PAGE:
7. Great post Keira.

    Having sifted through a few of my gf’s magazines in the past, the articles you speak of are very familiar to me. While there are many books that advise in a similar fashion, we have to be careful not to generalize all books of that genre into that category.

    I really agree with you on your last 2 paragraphs. Many relationships are based on a heavy inter-dependability between the 2 involved usually creating tension when circumstances get tougher. If both partners simply focused on themselves and their own growth, then there would be less pressure on the relationship, allowing it to grow and prosper, without the heavy burden and expectations it’s normally trying to live up to.

  8. Your last paragraph strikes me as something I’ve always believed but now seems to be biting me in the ass. I work very hard to make myself be the best person I can be. But the last few times I’ve gotten broken up with, I hear the list.. all these reasons why I’m a great person – all the ways I’ve developed myself into what I think is a great person.

    To still be broken up with over and over, when it’s not because you suck, is really tiring. I feel like I can’t take solace in being a good person anymore.

  9. great post and i couldn’t agree more

    it takes two to tango … but if I can’t dance, giving her dance lessons won’t help

  10. “As women, we have the right to feel empowered, the right to take care of ourselves and the right to make the best choices as we see fit.”

    I think if you replace women with people the message is right on target. Everyday you have the power to choose. Not choosing is also a choice.

    I agree that most of the self help books are crap. many of the “issues” I see in the world seem to come down to ignorance of choice.

  11. I realize this comment may offend some (how is that for a disclaimer) but I think men and women in NA and of a specific generation are just not very tolerant of other people in general and wary at the same time which is lethal.

    Men don’t seem to be men anymore. That kind of rock solid sensability that comes with women and children first, hard work, and knowing how to fix shit. I realize that sounds incredibly 1950, and it isn’t true of all men, but all you have to spend an evening out downtown Toronto (or any other urban metropolis) to wonder … when did men grow pussies? when did it become ok for men to only know how to operate a Blackberry and find $600 jeans?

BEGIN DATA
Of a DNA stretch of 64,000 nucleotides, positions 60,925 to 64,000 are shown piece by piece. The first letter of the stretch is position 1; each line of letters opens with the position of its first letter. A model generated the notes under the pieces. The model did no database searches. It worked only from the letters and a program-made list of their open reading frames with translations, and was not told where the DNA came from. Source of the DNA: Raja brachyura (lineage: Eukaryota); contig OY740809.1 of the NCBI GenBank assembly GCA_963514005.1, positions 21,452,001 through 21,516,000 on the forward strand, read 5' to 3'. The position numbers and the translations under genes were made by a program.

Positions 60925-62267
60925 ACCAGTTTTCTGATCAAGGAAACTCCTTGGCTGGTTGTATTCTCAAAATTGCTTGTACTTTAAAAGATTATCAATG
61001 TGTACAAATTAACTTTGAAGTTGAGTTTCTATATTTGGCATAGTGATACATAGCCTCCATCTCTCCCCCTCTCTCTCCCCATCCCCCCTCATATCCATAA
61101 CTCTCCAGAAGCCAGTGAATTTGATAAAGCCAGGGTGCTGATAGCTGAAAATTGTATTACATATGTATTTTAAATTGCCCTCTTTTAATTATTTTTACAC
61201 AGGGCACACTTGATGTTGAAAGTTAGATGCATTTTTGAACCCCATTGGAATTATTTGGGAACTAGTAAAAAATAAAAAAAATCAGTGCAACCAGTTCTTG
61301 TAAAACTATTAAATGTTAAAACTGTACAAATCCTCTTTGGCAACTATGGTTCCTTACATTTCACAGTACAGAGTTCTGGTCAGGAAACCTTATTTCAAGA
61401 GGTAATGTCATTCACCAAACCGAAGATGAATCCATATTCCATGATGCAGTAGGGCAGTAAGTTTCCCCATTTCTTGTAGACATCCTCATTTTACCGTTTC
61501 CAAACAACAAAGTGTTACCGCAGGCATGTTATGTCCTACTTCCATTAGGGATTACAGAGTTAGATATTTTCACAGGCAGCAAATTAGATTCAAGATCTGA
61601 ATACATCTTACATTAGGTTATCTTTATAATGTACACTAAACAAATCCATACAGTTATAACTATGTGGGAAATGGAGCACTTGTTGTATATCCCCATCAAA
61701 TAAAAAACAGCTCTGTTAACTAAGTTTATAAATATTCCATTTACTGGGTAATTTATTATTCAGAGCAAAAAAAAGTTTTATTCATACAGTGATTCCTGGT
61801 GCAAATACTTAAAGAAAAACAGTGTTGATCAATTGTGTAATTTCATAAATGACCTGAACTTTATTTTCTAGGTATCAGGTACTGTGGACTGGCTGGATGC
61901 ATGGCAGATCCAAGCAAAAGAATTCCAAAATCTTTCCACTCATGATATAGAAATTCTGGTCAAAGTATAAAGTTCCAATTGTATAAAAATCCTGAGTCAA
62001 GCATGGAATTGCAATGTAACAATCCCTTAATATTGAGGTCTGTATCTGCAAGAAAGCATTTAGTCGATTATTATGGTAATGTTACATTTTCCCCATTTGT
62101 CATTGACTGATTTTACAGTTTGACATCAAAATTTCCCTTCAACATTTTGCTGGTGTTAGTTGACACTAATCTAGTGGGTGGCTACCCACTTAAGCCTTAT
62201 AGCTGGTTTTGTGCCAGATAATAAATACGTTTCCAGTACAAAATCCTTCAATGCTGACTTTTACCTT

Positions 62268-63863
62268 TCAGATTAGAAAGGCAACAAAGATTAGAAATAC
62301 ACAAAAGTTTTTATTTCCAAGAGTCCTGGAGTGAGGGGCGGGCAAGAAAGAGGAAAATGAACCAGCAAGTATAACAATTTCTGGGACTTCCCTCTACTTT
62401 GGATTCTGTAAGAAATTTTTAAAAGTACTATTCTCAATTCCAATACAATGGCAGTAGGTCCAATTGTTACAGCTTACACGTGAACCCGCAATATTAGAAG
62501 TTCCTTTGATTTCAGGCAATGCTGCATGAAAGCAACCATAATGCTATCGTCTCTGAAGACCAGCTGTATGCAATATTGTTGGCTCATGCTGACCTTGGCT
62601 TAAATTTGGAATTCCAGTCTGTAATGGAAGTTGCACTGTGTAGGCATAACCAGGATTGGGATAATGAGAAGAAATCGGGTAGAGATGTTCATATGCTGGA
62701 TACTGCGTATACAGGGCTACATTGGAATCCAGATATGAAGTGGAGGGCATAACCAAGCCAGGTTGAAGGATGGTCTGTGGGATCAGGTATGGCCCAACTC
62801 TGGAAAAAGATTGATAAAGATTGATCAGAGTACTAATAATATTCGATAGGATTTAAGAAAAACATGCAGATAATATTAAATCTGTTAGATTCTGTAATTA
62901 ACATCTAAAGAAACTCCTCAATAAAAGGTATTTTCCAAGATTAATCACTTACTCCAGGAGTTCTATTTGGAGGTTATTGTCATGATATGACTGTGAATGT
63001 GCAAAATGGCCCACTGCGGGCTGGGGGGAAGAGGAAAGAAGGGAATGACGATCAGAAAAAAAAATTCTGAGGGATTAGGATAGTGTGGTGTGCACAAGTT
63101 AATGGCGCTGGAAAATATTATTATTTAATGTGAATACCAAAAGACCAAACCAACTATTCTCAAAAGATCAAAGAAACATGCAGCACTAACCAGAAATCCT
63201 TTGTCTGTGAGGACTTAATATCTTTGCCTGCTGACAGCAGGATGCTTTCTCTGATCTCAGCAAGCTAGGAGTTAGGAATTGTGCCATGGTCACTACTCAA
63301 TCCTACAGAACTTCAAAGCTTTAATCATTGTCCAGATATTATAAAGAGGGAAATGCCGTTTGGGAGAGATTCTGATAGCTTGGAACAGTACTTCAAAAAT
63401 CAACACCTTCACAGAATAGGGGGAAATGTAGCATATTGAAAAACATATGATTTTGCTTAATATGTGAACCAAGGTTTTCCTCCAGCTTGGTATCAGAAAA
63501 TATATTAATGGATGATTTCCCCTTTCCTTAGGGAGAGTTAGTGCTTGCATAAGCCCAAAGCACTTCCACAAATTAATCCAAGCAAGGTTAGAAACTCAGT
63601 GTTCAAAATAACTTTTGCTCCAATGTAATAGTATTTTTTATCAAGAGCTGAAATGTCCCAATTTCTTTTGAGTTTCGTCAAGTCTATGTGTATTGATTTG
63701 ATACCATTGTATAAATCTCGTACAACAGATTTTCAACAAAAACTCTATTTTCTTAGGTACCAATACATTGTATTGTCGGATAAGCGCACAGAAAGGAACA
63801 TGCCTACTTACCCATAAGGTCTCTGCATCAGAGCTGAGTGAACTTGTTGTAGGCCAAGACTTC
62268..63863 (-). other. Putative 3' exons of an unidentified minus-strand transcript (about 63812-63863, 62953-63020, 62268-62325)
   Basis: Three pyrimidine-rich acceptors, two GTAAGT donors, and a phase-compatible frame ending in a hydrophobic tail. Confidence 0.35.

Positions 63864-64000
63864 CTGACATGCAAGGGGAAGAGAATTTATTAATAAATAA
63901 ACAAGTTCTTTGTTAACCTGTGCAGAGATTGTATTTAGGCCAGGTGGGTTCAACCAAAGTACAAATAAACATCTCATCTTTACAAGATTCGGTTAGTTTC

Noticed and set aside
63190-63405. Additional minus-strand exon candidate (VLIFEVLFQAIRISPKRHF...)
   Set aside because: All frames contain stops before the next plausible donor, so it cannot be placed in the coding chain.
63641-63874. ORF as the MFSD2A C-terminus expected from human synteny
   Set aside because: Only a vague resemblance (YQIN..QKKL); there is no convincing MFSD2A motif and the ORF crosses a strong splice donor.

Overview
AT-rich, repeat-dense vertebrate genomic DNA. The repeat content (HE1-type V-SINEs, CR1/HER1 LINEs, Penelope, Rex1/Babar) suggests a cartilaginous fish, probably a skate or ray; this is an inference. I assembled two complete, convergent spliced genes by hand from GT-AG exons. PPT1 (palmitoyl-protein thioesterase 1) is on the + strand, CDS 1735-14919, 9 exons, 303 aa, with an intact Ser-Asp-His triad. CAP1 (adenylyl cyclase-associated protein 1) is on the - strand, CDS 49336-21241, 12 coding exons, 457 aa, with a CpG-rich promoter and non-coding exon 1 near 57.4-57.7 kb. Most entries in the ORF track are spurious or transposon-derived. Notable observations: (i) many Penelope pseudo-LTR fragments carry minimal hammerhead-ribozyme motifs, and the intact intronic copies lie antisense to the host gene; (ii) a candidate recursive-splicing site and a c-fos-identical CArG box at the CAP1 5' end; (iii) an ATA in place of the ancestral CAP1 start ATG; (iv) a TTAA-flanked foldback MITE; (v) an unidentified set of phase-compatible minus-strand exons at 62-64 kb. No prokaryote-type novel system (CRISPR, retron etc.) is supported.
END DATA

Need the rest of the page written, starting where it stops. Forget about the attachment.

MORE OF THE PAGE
Perhaps casualities of the women’s movement? The more things change the more they stay the same. Just a thought..

  12. @Shane – “I think if you replace women with people the message is right on target.

    Actually, women were my target audience with this message. I say that only because it seems as though we are the ones who are targeted by relationship literature and propaganda, constantly victimizing us as the ones who are getting it wrong in relationships all the time. I just think it’s time to buck the trend, smarten up, make proper choices and realize that you men aren’t nearly as “screwed up” as all these books would like us to believe.

    @Jen – Not offensive; I totally agree with you. While I am all for choice, I also believe that men and women have different and distinct roles, both in society and within relationships. I wish I could remember a time when men were men and didn’t have their chests waxed and drank beer out of cans. Perhaps some women find metrosexual males attractive, but I like my men to look like, well, men.

  13. @Jen & @Keira-Anne – I also believe men and women have distinct roles in a relationship. It’s funny the men that you describe sound exactly like my husband, no joking! Women and children first, hard work, knowing how to fix shit, drinks beer out of cans…barely knows how to text (let alone ever THINK of getting a blackberry!) and could care less where his jeans came from. These men are still out there! Just hard to find? I found mine in a city, but his roots were still small town and I think that’s what made him who he is. That and his strong values.

    I find it really hard to be attracted to men who are prettier or think they are prettier then me!

  14. Really good post, Keira.

    The ones I find particularly offensive are the ones (as above) in your picture – that are about how to be the woman he wants to marry – implying that’s the ultimate goal (still!): to get married.

    Most infuriating was that book called “The Rules”, I believe (written by two women I think any sane man would run screaming from) which was about all the manipulating things a woman should do so that a man will marry her. Niiice.